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Thorns

Dornen

Next to the national road B96 before entering Fürstenberg you can find two big relief walls, a free accessible remnant from the Soviet presence in Germany. It is an historical testimony to see, read and touch, that shows the glorious portrait of the Red Army as the big winner of World War II and also the ideal Communist projection for the post-war period. The monument is abandoned and falling apart, what in turn reflects the current dealing with the East-German past: Nobody wants to know anything about the Soviet heroism, not even about the liberation of Berlin from National Socialism accomplished by the Red Army in 1945. At least this memorial wasn’t demolished, so that even nowadays historians, strollers and curious persons still have the chance to get delighted by this relic. Weiterlesen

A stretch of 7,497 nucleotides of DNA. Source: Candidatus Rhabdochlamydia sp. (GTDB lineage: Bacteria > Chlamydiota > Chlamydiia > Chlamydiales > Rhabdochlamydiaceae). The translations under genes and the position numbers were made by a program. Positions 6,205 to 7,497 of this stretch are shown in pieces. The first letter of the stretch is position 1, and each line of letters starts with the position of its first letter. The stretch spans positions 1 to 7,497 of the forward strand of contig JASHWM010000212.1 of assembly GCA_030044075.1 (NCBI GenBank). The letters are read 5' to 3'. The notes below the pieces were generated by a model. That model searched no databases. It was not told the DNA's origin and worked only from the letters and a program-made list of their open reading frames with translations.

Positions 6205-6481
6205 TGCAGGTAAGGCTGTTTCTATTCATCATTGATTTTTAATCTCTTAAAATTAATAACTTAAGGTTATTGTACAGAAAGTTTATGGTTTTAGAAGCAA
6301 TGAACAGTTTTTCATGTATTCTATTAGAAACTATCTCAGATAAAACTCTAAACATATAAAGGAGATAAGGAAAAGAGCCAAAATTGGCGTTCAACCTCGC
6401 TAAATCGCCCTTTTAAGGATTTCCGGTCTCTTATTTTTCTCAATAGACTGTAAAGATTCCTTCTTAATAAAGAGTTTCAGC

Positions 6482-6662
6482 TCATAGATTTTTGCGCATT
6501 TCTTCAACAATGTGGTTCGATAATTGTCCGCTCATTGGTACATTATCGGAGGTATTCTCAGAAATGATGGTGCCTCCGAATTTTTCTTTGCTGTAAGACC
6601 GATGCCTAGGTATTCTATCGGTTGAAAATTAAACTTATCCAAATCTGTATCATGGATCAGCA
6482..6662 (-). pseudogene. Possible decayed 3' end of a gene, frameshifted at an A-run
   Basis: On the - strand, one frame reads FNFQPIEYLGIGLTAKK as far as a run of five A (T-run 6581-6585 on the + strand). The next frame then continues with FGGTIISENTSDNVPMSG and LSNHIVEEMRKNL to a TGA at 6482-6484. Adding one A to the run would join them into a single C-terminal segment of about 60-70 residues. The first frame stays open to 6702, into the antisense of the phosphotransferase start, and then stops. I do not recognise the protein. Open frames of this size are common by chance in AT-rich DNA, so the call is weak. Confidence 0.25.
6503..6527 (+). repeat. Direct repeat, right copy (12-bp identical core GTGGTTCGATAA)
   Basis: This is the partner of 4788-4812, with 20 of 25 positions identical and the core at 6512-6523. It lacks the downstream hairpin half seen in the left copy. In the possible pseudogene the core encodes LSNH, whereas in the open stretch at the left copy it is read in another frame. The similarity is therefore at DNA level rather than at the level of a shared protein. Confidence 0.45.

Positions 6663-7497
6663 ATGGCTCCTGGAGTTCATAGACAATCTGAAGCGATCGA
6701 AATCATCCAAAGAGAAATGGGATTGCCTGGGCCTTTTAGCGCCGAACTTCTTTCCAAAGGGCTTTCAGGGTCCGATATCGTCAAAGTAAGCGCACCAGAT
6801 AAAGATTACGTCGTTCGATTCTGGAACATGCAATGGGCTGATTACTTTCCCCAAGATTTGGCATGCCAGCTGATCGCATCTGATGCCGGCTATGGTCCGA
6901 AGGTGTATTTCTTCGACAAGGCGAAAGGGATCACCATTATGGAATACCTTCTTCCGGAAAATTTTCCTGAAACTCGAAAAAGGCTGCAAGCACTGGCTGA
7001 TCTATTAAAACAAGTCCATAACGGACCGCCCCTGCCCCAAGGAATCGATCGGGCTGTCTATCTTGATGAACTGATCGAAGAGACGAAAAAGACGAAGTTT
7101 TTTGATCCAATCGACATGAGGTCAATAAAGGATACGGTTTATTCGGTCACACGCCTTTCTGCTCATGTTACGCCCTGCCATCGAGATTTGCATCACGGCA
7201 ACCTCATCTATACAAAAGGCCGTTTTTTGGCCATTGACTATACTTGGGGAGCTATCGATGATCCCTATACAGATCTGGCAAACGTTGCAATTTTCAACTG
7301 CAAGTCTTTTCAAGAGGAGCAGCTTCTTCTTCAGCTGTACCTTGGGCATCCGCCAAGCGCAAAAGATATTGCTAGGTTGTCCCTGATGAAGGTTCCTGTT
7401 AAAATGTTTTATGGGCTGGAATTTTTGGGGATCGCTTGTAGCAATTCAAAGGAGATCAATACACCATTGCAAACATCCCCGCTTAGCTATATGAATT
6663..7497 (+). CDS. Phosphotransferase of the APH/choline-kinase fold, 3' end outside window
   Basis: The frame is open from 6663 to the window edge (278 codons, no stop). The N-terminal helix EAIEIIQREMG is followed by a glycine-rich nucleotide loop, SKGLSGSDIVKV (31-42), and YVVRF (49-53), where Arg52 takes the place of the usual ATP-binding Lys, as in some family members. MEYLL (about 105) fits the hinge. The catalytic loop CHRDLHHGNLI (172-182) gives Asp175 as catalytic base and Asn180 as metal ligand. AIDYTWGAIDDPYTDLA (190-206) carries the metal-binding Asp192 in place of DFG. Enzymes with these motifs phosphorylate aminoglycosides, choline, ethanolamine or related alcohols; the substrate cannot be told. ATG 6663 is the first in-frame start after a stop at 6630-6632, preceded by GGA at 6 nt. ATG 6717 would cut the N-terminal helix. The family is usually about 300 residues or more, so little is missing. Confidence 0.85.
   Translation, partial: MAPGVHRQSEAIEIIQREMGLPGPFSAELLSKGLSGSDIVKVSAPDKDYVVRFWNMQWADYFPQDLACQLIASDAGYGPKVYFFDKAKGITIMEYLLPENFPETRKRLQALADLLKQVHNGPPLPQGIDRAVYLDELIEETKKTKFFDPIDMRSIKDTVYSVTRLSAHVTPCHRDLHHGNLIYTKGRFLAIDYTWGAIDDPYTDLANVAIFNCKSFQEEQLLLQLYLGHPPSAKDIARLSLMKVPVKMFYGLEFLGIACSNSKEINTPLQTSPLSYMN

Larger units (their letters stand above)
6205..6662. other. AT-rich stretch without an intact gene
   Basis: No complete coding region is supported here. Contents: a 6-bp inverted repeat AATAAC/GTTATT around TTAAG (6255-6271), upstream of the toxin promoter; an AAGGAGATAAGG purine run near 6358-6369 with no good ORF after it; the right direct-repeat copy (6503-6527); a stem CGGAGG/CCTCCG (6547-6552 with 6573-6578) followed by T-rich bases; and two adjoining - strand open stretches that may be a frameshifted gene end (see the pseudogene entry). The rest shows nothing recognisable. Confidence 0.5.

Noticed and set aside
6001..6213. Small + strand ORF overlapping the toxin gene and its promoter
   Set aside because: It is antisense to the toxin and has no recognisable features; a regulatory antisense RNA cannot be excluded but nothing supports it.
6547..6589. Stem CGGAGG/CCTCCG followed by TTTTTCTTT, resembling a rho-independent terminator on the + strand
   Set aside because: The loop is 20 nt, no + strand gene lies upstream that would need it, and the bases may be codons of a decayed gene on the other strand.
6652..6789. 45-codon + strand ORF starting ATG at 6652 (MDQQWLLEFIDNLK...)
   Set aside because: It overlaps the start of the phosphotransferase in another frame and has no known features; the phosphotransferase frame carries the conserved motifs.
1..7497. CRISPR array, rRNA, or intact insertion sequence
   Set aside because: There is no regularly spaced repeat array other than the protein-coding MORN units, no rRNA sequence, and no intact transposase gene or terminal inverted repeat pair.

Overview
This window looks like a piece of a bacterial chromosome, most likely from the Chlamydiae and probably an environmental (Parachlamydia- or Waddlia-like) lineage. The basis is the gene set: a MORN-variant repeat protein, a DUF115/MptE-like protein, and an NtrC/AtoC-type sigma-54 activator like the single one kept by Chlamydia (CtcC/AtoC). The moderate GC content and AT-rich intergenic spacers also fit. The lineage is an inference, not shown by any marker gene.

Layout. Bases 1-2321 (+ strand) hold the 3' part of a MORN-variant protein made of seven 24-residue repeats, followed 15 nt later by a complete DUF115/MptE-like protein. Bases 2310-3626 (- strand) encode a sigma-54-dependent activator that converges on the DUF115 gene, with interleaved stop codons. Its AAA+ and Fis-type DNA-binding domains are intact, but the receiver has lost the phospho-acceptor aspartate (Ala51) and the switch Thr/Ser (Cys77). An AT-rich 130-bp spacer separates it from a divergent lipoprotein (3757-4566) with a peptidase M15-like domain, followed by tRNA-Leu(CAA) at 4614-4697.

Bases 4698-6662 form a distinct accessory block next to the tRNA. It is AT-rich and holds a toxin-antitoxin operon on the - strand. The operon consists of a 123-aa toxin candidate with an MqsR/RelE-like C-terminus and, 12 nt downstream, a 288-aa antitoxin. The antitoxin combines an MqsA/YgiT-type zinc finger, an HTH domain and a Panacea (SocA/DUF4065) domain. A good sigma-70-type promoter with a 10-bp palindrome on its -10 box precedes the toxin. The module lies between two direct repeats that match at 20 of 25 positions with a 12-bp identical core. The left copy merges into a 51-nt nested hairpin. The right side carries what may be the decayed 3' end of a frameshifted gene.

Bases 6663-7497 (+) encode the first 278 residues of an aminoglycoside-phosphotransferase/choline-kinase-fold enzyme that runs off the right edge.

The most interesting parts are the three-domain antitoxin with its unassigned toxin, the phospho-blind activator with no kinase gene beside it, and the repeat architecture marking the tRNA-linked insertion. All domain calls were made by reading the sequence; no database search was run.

Lenin in death row

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Vogelsang, the name sounds very poetic and the landscape around this little village in the region of Oberhavel is quite idyllic. The forest with its tall trees could be part of a fairy tale and actually it conceals some hidden surprises. If you walk from Vogelsang heading north you will get to the ruins of a desolate and decaying military area. During the times of the Democratic Republic of Germany it belonged to the soviet army and there were up to 15.000 soldiers and civilians living in these buildings. During the climax of Cold War nuclear missiles were kept in Vogelsang, in order to be able to attack Paris and London, if the situation would get serious. After using this area for almost 40 years, the soviet army abandoned it in 1994. For two decades it served as exotic, alternative and – because of the rest of ammunition that was spread all around the area – totally forbidden – therefor more demanded tourist attraction. Weiterlesen

In abandoned Little-Moscow